A week ago, this column reported that President Reagan and his trusty band of advisers intended to gather together in the Los Angeles smog on Aug. 21 to discuss strategy for the fall reelection campaign.
Shades of Lyndon Johnson, who was wont to cancel announcements if the news leaked out ahead of time. According to an administration official, Reagan decided that the August meeting was receiving too much advance publicity, raising expectations beyond anyone's ability to sustain. The official said the president then decided to call off the meeting.
As is often the case, the extent of the president's direct participation in the decision-making process is unclear. Whatever Reagan had in mind, the cancellation solved some practical problems for White House chief of staff James A. Baker III, who wanted to keep the meeting small and functional.
After the strategy session became public, a number of past, present and would-be advisers, who were concerned they'd be cast as outsiders if they didn't come, made it known they'd like to be invited. Now, everyone remotely interested can let it be known that he was asked to participate in what has become a nonexistent meeting.
All this fits with Reagan's historic pattern of running for president. In 1968, when his torchbearers were trying to start what they called "a prairie fire" for Reagan, and again in 1976, when a new team of strategists was plotting to unseat President Ford, Reagan stayed so distant from the process that even some of those around him began to doubt whether he would run.
He is by nature a fatalist who, with Nancy Reagan, keeps his own counsel. He is also an intuitive politician who likes to preserve his options to the last moment and sometimes even beyond.
Is Reagan running for a second term? Sure, say his advisers. The White House has been in a reelection mode for weeks, unleashing a bewildering variety of themes, commissions and appointments undertaken with 1984 in mind. A reelection committee is scheduled for formal launching in October. Under the law the president will become a candidate unless he disavows the committee within 15 days.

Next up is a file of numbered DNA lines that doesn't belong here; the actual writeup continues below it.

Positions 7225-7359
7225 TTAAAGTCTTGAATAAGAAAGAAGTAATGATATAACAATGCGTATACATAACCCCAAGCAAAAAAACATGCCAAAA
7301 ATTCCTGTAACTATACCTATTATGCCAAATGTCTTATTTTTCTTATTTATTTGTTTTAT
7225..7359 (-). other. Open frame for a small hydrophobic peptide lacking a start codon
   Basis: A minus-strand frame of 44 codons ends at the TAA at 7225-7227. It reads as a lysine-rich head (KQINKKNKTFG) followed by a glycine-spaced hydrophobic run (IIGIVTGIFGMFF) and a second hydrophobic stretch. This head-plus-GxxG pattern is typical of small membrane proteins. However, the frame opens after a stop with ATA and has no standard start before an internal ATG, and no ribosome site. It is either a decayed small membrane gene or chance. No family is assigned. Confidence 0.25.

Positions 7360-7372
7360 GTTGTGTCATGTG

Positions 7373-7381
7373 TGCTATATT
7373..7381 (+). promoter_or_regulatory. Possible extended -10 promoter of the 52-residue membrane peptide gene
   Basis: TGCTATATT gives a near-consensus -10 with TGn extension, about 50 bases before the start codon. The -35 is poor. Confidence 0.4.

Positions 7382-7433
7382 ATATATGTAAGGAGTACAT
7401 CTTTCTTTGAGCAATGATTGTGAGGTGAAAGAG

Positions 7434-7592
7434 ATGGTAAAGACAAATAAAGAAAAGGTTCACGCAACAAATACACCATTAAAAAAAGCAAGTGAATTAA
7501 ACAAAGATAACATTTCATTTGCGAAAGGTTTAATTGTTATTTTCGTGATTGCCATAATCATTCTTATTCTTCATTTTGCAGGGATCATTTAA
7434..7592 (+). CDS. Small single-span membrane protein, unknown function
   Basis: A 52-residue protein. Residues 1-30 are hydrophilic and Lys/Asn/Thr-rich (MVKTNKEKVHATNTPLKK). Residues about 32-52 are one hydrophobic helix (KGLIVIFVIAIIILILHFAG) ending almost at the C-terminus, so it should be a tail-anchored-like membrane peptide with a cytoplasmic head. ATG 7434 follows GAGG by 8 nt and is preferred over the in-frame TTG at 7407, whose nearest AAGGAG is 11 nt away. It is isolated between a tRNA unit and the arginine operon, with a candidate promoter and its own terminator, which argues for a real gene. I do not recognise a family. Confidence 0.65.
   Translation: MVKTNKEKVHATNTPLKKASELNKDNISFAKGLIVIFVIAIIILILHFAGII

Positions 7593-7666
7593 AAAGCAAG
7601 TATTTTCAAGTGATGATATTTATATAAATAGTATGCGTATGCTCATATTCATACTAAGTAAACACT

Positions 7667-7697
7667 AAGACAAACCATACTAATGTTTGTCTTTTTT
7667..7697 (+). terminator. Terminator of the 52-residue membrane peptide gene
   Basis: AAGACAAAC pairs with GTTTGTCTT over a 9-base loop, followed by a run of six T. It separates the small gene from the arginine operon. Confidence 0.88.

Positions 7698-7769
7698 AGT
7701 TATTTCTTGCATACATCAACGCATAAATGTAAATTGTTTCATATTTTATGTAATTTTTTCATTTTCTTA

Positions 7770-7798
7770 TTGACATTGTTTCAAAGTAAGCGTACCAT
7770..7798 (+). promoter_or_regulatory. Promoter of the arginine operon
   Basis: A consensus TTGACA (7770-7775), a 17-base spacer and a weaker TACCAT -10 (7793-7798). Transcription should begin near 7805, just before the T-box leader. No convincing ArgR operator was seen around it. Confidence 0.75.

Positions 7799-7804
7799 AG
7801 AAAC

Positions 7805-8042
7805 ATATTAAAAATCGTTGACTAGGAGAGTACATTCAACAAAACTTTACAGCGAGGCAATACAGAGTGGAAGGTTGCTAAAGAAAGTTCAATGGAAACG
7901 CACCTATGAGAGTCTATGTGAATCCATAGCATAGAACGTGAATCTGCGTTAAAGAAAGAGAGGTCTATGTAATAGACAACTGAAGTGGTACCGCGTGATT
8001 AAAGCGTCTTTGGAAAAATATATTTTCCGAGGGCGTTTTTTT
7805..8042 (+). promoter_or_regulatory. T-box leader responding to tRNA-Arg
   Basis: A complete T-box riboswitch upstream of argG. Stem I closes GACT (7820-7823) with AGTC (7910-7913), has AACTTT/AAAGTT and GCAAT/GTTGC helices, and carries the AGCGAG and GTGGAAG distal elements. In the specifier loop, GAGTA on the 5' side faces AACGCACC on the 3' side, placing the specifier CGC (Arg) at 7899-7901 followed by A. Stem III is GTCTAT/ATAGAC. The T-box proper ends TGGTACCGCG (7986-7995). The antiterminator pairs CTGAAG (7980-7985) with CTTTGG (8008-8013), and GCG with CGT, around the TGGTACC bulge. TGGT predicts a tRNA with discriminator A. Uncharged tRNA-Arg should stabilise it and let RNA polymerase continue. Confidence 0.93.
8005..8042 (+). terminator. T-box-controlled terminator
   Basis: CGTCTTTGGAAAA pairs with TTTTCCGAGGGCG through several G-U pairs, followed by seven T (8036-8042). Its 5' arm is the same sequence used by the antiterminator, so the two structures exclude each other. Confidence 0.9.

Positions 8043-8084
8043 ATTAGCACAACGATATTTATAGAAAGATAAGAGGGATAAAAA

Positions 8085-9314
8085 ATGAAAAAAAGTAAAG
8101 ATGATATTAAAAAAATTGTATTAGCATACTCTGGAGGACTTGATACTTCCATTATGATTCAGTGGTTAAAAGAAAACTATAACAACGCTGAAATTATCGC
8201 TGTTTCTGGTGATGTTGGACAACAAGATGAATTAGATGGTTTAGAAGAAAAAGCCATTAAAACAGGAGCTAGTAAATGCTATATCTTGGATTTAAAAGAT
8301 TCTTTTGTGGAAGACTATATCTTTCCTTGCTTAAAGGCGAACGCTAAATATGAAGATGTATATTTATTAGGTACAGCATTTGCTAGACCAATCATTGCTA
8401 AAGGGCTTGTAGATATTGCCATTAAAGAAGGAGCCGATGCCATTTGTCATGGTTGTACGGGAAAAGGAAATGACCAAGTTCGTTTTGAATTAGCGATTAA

As in the past, Reagan seems disconnected from such workaday activities. Once again, he has succeeded in creating slight doubts about his political intentions and injecting a note of suspense into a drama that would otherwise be considered cut-and-dried. It is vintage Reagan.
Back in the real world, the president's Task Force on Food Assistance will get off to its euphemistic start under the leadership of J. Clay LaForce, dean of thegraduate school of management at the University of California at Los Angeles. The White House, increasingly sensitive to the "gender gap," delayed announcing the appointment until today to make sure that the 12-member task force will include several women.
It tells you something about the Reagan White House to know that a chief element of what debate there was about the proposal concerned whether to call the new body a task force on "food" or on "hunger." The advocates of "hunger" lost because it was pointed out that using this word might be too public an admission that hunger exists in America.
"I don't know whether these reports of hunger are anecdotal things from which some members of the press and political opponents are generalizing or whether there are genuine pockets of hunger," said White House counselor Edwin Meese III, who has pushed the proposal. "The president sees these stories on television, and of course you can't believe the television. He wants to find out what's happening."
There are others in the administration, less willing to be quoted, who wince at this definition of the problem, if not at the equally questionable assumption that "television" is out to do in Ronald Reagan.
"You can watch the TV or walk down the street and know that there are hungry people around," one White House official acknowledged last week. "We should have been willing to say that straight out."
Instead, the White House sent out Robert Carleson of the Office of Policy Development to deliver a burst of obfuscation that refused to concede that administration cuts of food stamps or child nutrition programs had anything to do with hunger. When Carleson was asked how he reconciled the food stamp cuts with the task force, he replied that the president "makes it quite clear that there shouldn't be hunger, at least hunger unnecessarily of the people who would want otherwise to be fed."
Coming up next, one supposes, is a Bipartisan Commission on Necessary Hunger in America.
Substitute Reaganism of the Week: What is now referred to in the White House as "the caveman joke" retired the Reaganism award for last week. This, of course, was the attempt by the president to show the civilizing effect of women in which he said that "if it wasn't for women, us men would be still be walking around in skin suits carrying clubs."
Moments before he delivered this ad-lib to the International Federation of Business and Professional Women, Reagan apologized for a mix-up that had denied this group a White House tour.
"Murphy's Law is 'if anything can go wrong, it will go wrong,' " he said prophetically. "And Murphy's Law was very much in effect yesterday at 1600 Pennsylvania Avenue."